DEAR ABBY: My husband and I have been married 2 1/2 years. We have both been married before. I have a son, and he has three daughters. My son is married with two children. He works and is pretty self-sufficient. Two of my husband's daughters live in the same city we do. They are 26 and 28. They don't have cars or driver licenses and live with their mother, who is also car-less.
DEAR ABBY: I have two friends I am equally close to, "Jane" and "Mary." We live in the same neighborhood. They are both married, live across the street from each other and spend time together almost every day. Their children play together. I spend a lot of time with both families, and my children play with theirs.
DEAR ABBY: I am a woman, 34, who has finally met the man I want to spend my life with. He's 31, and his family lives about six hours away. He plans to move his mother here to live in the near future. She doesn't work or drive. She's on state assistance, and her Section 8 isn't enough for her to get an apartment on her own here.
DEAR ABBY: I met the love of my life eight months ago. Everything about our relationship is perfect. We both love our families, fine food, games, and, most important, each other. We met at an antiques store and now have an extensive stamp collection together.
DEAR ABBY: I have a 59-year-old brother-in-law who has always been a "proud bachelor." He isn't a rich, handsome, George Clooney-type bachelor, but a hand-to-mouth, burping, uncouth "Shallow Hal" kind of bachelor. He befriended a woman with four daughters, paying most of his attention to one of the daughters. He would take the woman and her girls to dinner, and take the daughters shopping without the mother.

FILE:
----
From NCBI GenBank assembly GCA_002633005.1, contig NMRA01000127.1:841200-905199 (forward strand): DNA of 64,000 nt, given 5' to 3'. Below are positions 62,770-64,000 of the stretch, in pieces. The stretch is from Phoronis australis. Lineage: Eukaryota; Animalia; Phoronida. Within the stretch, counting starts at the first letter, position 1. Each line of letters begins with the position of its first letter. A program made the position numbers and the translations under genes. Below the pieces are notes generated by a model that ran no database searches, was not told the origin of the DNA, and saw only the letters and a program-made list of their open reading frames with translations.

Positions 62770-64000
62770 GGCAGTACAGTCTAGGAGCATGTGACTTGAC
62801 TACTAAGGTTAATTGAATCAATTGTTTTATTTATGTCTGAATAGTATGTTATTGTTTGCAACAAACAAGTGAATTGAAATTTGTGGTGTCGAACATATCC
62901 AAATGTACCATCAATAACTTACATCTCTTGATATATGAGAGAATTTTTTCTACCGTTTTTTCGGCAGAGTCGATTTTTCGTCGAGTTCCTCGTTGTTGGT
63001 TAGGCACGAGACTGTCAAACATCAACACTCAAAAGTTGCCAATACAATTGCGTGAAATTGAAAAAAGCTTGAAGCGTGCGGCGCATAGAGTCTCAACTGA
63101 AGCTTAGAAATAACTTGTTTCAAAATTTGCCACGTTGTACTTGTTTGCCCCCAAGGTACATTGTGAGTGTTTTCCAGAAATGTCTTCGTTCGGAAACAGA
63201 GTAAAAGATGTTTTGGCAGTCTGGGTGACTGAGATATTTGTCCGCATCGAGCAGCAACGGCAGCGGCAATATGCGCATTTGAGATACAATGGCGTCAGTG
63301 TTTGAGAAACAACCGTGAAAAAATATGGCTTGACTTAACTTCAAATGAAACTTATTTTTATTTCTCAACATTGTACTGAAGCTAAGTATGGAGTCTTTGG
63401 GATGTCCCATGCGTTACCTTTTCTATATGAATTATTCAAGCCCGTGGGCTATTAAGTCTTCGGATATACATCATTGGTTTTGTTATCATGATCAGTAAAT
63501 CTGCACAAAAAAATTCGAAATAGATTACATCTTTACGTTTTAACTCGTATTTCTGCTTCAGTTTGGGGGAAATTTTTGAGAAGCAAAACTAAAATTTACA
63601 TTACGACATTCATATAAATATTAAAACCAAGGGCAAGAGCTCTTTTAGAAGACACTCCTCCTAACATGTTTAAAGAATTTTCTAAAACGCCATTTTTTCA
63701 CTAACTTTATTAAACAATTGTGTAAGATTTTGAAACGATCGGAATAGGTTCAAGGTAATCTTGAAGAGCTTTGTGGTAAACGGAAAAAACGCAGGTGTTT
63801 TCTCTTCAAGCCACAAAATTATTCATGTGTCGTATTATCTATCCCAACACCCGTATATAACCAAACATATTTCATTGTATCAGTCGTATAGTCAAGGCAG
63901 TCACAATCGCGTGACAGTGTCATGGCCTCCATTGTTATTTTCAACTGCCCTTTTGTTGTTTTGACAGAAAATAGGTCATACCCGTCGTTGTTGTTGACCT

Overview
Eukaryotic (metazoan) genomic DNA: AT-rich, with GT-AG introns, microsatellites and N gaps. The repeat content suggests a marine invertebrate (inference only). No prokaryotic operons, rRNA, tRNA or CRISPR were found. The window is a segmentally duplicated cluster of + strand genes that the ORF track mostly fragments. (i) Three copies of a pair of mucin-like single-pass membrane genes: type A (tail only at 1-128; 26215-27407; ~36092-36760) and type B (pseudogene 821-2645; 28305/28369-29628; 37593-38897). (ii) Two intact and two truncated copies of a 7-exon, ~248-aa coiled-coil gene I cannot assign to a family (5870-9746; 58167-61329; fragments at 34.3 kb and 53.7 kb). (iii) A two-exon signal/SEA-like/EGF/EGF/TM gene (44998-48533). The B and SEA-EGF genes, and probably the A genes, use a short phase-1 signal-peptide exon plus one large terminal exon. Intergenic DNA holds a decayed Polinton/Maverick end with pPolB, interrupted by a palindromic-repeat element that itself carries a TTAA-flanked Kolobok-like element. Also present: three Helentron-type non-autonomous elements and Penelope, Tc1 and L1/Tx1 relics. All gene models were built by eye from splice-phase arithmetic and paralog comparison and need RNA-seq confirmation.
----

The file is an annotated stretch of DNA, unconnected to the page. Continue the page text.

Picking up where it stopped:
DEAR ABBY: A dear friend has been battling cervical cancer. Her condition has left her dependent on a colostomy bag. She's not shy about discussing it on Facebook and in public, where she speaks loudly. I have tried to be understanding and supportive, but there are limits.
DEAR ABBY: My very best friend growing up was repeatedly raped by her father from around age 13. She told me when we were 17. I reported it to a policeman, but back then, they couldn't do anything unless she reported it. She refused in order to protect her mother.
DEAR ABBY: I have some suggestions for "Longing to Be a Mom" (Feb. 27), whose husband doesn't want a child. If you talk your husband into it, are you prepared to do all the parenting while he sits staring at the TV or starts working longer hours or worse? Are you prepared for the lack of connection that child might have with his/her father?
DEAR ABBY: I have a friend who brags nonstop about her boyfriend, her job, her new car, etc. She only comes out of the woodwork every so often to text me things like, "Roy just got a $13 raise at work!" I respond with wholehearted support and congratulations, then don't hear from her again until days later, when I receive another text saying something like, "My boss said I can work any hours I want from now on!"
DEAR ABBY: My brother-in-law died a month ago and was cremated by the local affiliate of a prominent funeral home. To make it easier for my sister, I accompanied her to the mortuary to pick up her husband's remains. I walked in alone, and as I returned to the car with his urn, a young funeral home employee in a black suit and scuffed shoes followed me. Through the window of the car, he presented my sister an artificial red rose and said, "We're sorry for your loss."
DEAR ABBY: My husband and I are both active duty military. We have been married for three years and have an 18-month-old daughter together. My husband is sweet, handsome and a great father. We got married very quickly, and I think that's where our problems began.
DEAR ABBY: Twelve years ago, I gave birth to a beautiful baby girl. It was a difficult pregnancy and delivery due to a medical condition my daughter was diagnosed with in the womb. The doctors let my husband and me know there could be problems during the delivery. We needed to make a decision. If things went wrong, we had to choose between my life and our daughter's life. I told my husband to pick her.
Dear Abby is written by Abigail Van Buren, also known as Jeanne Phillips, and was founded by her mother, Pauline Phillips. It is the most popular and widely syndicated column in the world - known for its uncommon common sense.